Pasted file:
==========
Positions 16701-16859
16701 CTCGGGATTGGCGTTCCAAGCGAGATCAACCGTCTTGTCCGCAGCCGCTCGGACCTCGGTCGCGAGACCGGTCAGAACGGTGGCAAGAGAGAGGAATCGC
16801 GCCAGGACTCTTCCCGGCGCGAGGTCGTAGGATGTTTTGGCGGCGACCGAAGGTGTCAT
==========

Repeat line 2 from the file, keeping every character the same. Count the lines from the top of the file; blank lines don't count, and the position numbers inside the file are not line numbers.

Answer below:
16701 CTCGGGATTGGCGTTCCAAGCGAGATCAACCGTCTTGTCCGCAGCCGCTCGGACCTCGGTCGCGAGACCGGTCAGAACGGTGGCAAGAGAGAGGAATCGC